*rate for a sample of comparable countries*. I headed over to the Brady Campaign, which had created the image, but could not easily find comparative data. Next, I tried the very useful Gun Policy Project. Their website features very detailed country profiles, but unfortunately no ready made tables, and so I spent a lazy hour keying in gun-related and total homicide numbers as well as possession rates (guns per 100 people) for 34 OECD countries.

Looking at the data, I decided to remove Mexico from the sample: The civil war like situation in the North means that relatively few guns are enough to kill about 11,000 people each year in a population of just over 112 million people. Put differently, about one in 10,000 Mexicans is shot dead each year. Thankfully, no other OECD member is in a comparable predicament.

Next, I created boxplots for the distribution of possession rates, gun-related and total homicide rates.

The US of A is clearly an outlier in every respect. I was somewhat surprised by Estonia’s high homicide rate. While the country’s population is small at 1.3 million people so that random fluctuation could have an impact, a rate that is roughly six times the median seems excessively high.

Next, I specified a Negative-Binomial model of gun homicide counts as a function of the gun possession rate, controlling for the population at risk of being shot dead. Yes, I know this is dodgy with a small, non-random sample:

Negative binomial regression Number of obs = 33 LR chi2(1) = 8.17 Dispersion = mean Prob > chi2 = 0.0043 Log likelihood = -162.78208 Pseudo R2 = 0.0245 ------------------------------------------------------------------------------ gunhomicides | Coef. Std. Err. z P>|z| [95% Conf. Interval] -------------+---------------------------------------------------------------- possrate | .0209951 .0083522 2.51 0.012 .004625 .0373652 _cons | -12.85624 .2292694 -56.07 0.000 -13.30559 -12.40688 ln(popula~n) | 1 (exposure) -------------+---------------------------------------------------------------- /lnalpha | -.1823302 .228441 -.6300664 .265406 -------------+---------------------------------------------------------------- alpha | .8333261 .1903659 .5325565 1.30396 ------------------------------------------------------------------------------ Likelihood-ratio test of alpha=0: chibar2(01) = 2361.65 Prob>=chibar2 = 0.000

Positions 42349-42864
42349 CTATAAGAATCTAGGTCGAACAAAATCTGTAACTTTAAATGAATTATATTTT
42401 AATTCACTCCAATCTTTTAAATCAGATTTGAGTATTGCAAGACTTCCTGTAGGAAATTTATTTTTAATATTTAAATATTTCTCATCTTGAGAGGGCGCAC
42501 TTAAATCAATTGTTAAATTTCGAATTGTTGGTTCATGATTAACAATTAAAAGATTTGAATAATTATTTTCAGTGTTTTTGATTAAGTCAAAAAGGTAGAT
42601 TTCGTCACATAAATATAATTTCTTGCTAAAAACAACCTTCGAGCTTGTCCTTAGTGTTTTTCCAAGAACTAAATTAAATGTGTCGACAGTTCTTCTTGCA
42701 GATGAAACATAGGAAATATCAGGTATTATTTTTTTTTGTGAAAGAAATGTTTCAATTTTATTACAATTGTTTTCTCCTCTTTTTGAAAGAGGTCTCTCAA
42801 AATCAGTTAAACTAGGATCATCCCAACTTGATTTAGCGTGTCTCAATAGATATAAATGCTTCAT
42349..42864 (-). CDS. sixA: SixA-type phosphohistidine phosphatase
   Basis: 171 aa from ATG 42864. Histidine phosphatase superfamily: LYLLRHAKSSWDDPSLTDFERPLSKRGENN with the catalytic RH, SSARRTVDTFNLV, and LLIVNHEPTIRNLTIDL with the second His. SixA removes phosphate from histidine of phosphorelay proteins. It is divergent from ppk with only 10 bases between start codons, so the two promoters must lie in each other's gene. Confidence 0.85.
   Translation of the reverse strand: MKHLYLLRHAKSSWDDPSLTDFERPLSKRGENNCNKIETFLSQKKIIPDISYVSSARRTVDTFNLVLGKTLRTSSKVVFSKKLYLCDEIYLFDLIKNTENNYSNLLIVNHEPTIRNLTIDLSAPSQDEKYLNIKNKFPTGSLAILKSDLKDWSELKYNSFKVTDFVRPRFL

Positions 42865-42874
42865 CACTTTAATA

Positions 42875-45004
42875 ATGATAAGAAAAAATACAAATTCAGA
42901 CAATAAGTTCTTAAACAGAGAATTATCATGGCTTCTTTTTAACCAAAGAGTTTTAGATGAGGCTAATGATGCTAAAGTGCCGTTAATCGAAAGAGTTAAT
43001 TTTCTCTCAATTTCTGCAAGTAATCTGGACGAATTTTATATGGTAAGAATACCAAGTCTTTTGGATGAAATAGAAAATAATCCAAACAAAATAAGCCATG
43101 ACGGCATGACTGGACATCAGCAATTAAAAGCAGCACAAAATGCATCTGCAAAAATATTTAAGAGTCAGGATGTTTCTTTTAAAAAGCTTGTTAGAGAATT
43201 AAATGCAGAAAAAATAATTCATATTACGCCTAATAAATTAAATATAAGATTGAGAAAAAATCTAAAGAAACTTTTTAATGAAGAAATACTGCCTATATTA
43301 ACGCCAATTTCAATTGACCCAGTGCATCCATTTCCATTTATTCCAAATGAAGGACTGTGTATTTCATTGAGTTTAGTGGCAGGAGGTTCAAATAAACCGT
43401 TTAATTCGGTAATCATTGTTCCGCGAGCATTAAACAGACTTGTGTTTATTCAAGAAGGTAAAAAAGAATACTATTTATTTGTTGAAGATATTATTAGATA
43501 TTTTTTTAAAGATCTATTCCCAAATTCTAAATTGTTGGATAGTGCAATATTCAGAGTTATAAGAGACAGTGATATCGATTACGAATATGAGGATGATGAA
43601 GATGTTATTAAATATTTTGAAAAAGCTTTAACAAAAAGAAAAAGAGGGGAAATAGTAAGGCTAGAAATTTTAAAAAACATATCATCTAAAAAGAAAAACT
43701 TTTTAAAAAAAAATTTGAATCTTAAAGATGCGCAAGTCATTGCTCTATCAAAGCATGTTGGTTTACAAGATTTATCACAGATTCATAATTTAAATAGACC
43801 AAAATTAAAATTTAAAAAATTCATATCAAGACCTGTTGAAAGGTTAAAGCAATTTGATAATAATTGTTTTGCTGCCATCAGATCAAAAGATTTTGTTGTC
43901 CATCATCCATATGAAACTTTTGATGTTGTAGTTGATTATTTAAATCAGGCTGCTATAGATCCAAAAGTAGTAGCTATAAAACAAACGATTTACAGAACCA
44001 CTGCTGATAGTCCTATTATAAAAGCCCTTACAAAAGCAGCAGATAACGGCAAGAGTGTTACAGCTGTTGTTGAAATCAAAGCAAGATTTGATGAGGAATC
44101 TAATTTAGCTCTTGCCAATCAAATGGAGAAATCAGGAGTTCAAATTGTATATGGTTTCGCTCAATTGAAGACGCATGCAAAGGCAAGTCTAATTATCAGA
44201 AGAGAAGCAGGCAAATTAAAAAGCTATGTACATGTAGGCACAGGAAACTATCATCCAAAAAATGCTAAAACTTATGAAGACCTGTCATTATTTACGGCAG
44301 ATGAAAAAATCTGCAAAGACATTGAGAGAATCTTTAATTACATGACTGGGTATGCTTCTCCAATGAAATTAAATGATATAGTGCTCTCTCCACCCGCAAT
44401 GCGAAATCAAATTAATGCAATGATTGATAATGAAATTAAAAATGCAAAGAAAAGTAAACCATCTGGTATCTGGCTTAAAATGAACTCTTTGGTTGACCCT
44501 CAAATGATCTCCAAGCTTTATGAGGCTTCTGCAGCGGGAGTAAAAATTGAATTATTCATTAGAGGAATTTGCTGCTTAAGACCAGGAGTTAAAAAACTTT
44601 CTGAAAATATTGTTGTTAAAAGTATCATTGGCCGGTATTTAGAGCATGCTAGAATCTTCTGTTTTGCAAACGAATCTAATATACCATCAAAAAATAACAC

As expected, gun possession raises the risk of being shot dead significantly. According to the model, each additional gun per 100 citizens increases the *relative risk* by exp(0.021) = two per cent (careful: If the initial risk is very low, that means that you are still quite safe).

These findings are, however, largely driven by the US with their very high possession and homicide rates. If they are excluded from the sample, the effect of gun possession is much less pronounced:

Negative binomial regression Number of obs = 32 LR chi2(1) = 0.09 Dispersion = mean Prob > chi2 = 0.7660 Log likelihood = -151.9413 Pseudo R2 = 0.0003 ------------------------------------------------------------------------------ gunhomicides | Coef. Std. Err. z P>|z| [95% Conf. Interval] -------------+---------------------------------------------------------------- possrate | .0043764 .0148325 0.30 0.768 -.0246948 .0334475 _cons | -12.61879 .298236 -42.31 0.000 -13.20332 -12.03426 ln(popula~n) | 1 (exposure) -------------+---------------------------------------------------------------- /lnalpha | -.1926419 .2319586 -.6472725 .2619886 -------------+---------------------------------------------------------------- alpha | .8247772 .1913142 .5234716 1.299512 ------------------------------------------------------------------------------ Likelihood-ratio test of alpha=0: chibar2(01) = 2318.53 Prob>=chibar2 = 0.000 And yet, given the countries the number of gun homicides in the US is massively underestimated by the model:

Gun possession is easily comparable across countries but a less than perfect measure of the underlying regime. As a ratio, it does not capture the actual distribution/accessibility of guns, nor does it pick up differences in licensing laws or the availability of automatic weapons. As can be seen from the dashed line, outside the US more guns still mean more killings, but there is a lot of noise in that relationship. There are, however, three countries with very low possession rates of less than 1.5. Unsurprisingly, they also have extremely low gun homicide rates. A final, nonparametric plot picks up this relationship:

So what’s the implication for the US? If the model was true and the US would bring down its possession ratio to the OECD median of 13.5 per 100 citizens, the model predicts 1071 gun homicides, as opposed to 9,146 actual cases (2009). That would be 8,075 lives saved.

But the model does not fit very well, and we might be better off with a very naive, non-parametric estimate. If the US became less like the US and more like the rest of the OECD, its gun homicide rate might come down to the OECD median. That would amount to 846 people murdered using a gun, less than 10 per cent of the current figure. Of course, some of those people who would be spared the bullet might be killed by other means, but that is arguably more difficult. And this is just homicides. If you add manslaughter, suicides and accidents, it seems safe to assume that the NRA/Second Amendment culture costs at least 8,000 lives a year.